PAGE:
Tic-tac-toe is kind of a joke, but I can’t stop playing a new version of it on my smartphone.
It’s called Tic Tactics from developer Hidden Variable Studios, and it takes the universally recognized rules of tic-tac-toe and messes it all up with deep strategic thinking and slick design. The asynchronous head-to-head puzzler is available now on Android and iOS as a free download.
On Android, Tic Tactics already has more than 100,000 downloads, which is impressive for a game based on something so simple that most people give it up when they learn to tie their shoelaces by themselves. The truth is that Tic Tactics is the chess to tic-tac-toe’s checkers, and Hidden Variable worked to optimize its game for mobile platforms and gamers.
“Tic-tac-toe has this stigma of being a stalemate-fest,” Hidden Variable cofounder Charley Price told GamesBeat. “Everyone’s familiar with it and becomes a master of it when they’re 5 years old, but then it dwindles in interest after that.”
Helping tic-tac-toe grow up
Above: A finished match in Tic Tactics.
Image Credit: Jeff Grubb/GamesBeat
So how is Tic Tactics any different? Well, instead of playing on a single 3-by-3 grid, matches take place on a “megaboard” made up of nine separate tic-tac-toe games. To win, players must get three in a row on three consecutive boards. On top of that, every move each player makes dictates where the opponent can move next.
“If I were to go through and make a move in the center square of the lower-right board, then my opponent must make their move on the center board for their turn,” Price said.
This opens up a number of strategies that players can implement. Players can constrain and funnel their opponents into previously won boards or coax them into placing an X in one board as part of a grand scheme.
The thing about Tic Tactics’ rules is that it isn’t fully original. The developers of Hidden Variable picked it up from a friend, and they fell in love with it after playing it casually on a whiteboard in their studio. When the studio decided to turn it into a mobile app, the company was able to put its design and development expertise into play to make Tic Tactics a viable smartphone gaming product.
“We were thinking that we wanted to make this an asynchronous multiplayer game, but we needed to figure out the upsides and downsides of that,” said Price. “For example, there are some early moves that players can exploit and the game is pretty slow to ramp up, so we added a few additional rules in Tic Tactics where you make your first nine moves to start a match.”
Players can’t claim a board in this phase, but it helps matches get into the deeper strategy much more quickly.
“This means that with your first move you already have an organically populated board,” said Ahrens. “That makes gameplay interesting from moment one, which is obviously very important when you’re dealing with the fickle and impatient mobile-gaming audience.”
Building a game that consistently holds a player’s attention
Hidden Variable built everything about Tic Tactics with casual, mobile gamers in mind. The studio knows that most people playing on smartphones only have 30 seconds here and there to play games, and they won’t waste those fleeting moments with clunky games that don’t respect their time.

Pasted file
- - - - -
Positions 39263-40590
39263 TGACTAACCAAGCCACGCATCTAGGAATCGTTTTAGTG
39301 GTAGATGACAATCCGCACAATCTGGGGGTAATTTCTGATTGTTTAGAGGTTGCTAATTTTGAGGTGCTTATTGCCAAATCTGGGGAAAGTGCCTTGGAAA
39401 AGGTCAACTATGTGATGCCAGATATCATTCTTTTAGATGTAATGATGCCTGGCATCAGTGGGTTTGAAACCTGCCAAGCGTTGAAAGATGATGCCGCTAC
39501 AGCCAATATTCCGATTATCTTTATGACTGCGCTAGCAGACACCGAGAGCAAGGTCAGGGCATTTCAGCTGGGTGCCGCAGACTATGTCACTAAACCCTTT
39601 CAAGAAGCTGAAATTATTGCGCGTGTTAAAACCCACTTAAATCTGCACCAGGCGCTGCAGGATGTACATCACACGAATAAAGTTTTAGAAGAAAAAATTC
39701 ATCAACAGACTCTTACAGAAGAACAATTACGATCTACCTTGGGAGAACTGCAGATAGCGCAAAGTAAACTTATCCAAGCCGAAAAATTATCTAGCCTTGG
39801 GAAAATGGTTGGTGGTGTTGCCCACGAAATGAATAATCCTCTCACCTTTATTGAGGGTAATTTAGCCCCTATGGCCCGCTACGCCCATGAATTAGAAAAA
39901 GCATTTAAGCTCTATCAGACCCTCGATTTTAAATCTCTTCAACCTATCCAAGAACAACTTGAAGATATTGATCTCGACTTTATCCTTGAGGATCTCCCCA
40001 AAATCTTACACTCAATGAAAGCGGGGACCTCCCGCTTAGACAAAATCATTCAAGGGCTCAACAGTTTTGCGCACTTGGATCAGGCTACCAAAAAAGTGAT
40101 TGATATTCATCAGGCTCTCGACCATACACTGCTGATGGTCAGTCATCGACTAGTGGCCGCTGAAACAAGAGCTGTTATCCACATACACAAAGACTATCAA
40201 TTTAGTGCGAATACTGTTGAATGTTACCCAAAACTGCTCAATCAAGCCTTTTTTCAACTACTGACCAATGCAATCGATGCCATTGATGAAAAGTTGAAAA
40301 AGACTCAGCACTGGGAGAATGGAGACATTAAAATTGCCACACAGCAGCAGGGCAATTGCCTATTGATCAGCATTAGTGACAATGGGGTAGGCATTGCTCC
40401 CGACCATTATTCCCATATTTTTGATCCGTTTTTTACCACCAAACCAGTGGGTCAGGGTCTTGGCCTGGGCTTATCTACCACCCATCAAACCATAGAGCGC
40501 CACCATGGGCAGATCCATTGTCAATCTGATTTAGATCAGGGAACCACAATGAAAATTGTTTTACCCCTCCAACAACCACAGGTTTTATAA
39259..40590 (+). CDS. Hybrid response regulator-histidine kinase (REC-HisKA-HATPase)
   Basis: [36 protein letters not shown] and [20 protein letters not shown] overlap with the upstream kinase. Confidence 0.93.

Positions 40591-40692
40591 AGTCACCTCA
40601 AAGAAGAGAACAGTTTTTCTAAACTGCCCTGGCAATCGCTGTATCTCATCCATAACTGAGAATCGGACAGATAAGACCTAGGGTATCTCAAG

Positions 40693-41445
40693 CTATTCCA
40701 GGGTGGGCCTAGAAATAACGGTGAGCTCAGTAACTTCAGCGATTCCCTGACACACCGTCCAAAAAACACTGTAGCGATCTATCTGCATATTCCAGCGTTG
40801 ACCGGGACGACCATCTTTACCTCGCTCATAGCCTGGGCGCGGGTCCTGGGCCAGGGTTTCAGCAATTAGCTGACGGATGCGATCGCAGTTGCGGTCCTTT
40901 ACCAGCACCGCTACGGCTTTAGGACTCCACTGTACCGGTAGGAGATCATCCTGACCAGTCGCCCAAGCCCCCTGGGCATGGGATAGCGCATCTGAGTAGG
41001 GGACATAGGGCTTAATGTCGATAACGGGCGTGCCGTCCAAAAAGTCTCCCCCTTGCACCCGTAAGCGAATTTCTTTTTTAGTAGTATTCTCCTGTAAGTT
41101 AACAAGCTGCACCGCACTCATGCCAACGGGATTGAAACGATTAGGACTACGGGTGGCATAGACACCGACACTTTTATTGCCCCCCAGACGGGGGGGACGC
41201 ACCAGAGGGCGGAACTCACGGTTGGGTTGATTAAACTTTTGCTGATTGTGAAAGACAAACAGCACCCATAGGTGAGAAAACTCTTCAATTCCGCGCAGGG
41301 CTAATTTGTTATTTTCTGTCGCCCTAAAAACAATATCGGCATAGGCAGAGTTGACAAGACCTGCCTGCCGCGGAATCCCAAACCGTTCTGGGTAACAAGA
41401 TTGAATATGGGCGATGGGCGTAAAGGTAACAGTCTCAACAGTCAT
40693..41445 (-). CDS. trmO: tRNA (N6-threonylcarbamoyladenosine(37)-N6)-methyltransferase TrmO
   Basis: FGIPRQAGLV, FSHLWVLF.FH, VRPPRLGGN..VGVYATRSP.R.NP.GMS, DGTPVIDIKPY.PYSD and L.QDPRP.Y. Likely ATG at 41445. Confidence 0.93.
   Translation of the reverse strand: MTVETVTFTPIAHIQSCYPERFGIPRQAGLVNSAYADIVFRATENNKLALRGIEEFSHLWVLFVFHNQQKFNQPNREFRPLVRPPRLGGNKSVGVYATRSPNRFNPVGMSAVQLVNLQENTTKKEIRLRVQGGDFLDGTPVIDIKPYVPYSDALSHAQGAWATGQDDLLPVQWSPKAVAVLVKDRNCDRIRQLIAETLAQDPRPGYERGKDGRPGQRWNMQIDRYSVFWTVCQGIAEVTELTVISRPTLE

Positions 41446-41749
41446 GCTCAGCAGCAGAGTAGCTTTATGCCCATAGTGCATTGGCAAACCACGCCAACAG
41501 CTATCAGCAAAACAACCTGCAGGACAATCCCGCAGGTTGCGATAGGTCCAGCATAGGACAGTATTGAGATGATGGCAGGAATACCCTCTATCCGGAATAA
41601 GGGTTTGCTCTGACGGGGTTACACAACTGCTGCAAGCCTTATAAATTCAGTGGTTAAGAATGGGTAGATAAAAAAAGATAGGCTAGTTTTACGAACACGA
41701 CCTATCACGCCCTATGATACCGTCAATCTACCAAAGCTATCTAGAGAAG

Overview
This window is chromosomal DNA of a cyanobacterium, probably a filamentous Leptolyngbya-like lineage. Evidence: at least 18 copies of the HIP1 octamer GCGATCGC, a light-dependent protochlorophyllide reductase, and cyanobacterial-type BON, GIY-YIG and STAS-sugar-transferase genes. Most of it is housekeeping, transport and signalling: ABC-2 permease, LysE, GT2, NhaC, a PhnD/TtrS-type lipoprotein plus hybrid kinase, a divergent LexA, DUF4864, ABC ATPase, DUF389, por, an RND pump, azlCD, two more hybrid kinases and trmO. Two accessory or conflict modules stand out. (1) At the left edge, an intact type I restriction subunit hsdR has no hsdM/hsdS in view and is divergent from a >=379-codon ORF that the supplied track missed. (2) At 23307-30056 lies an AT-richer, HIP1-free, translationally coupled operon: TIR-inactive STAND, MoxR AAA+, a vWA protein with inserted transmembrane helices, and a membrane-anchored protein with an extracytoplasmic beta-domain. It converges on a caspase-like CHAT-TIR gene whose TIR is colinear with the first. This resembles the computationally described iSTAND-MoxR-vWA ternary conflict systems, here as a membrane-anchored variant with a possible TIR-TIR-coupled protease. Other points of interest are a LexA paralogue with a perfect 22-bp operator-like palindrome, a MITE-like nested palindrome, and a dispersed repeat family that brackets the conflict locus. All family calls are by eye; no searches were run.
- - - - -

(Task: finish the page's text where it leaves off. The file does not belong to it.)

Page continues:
“One of the big things with any mobile title is that you need to sell people on your game really, really quickly,” Hidden Variable developer Nick Ahrens told GamesBeat. “They need to be into it into the first 30 seconds, then the first minute, and first two, five, and beyond.”
To accomplish that, Hidden Variable worked on optimizing every aspect of Tic Tactics for mobile. That includes the rule changes to get games going quicker, but it also includes the visual and user-experience design.
Everything about Tic Tactics is clean and fast. The design is simple and easy to look at it. Whether you are Xs or Os, you are always green, and your opponent is always red. That makes it easy to quickly make sense of the board if you haven’t looked at it for a while. While Hidden Variable used a simple visual style, Tic Tactics pops with animation flares and feels alive.
The result is an attractive package that is easy to spend time with.
A free game with a premium feel
While Tic Tactics is free, players can spend money to get coins to play more games at one time. Gamers will get a certain number of free coins each day and will earn some when they win a match, but those that want to have games going at one time can purchase coin packs.
Ahrens and Price believe that the path to getting players to spending is to first present them with a product that already feels like a premium experience.
“When players download something for free, they still expect a certain level of value,” said Price. “They act like they’ve already paid, and we feel like we need to fulfill that on a certain level as soon as possible.”
“Developers have a much smaller margin for error on mobile,” said Ahrens. “If a player gets distracted and clicks away from your game, there’s a million and a half other free games that they can go and download.”
Hidden Variable’s developers hope that by making something familiar, attractive, and premium, they can keep players’ attention for a long time.
GamesBeat 2014 — VentureBeat’s sixth annual event on disruption in the video game market — is coming up on Sept 15-16 in San Francisco. Purchase one of the first 50 tickets and save $400!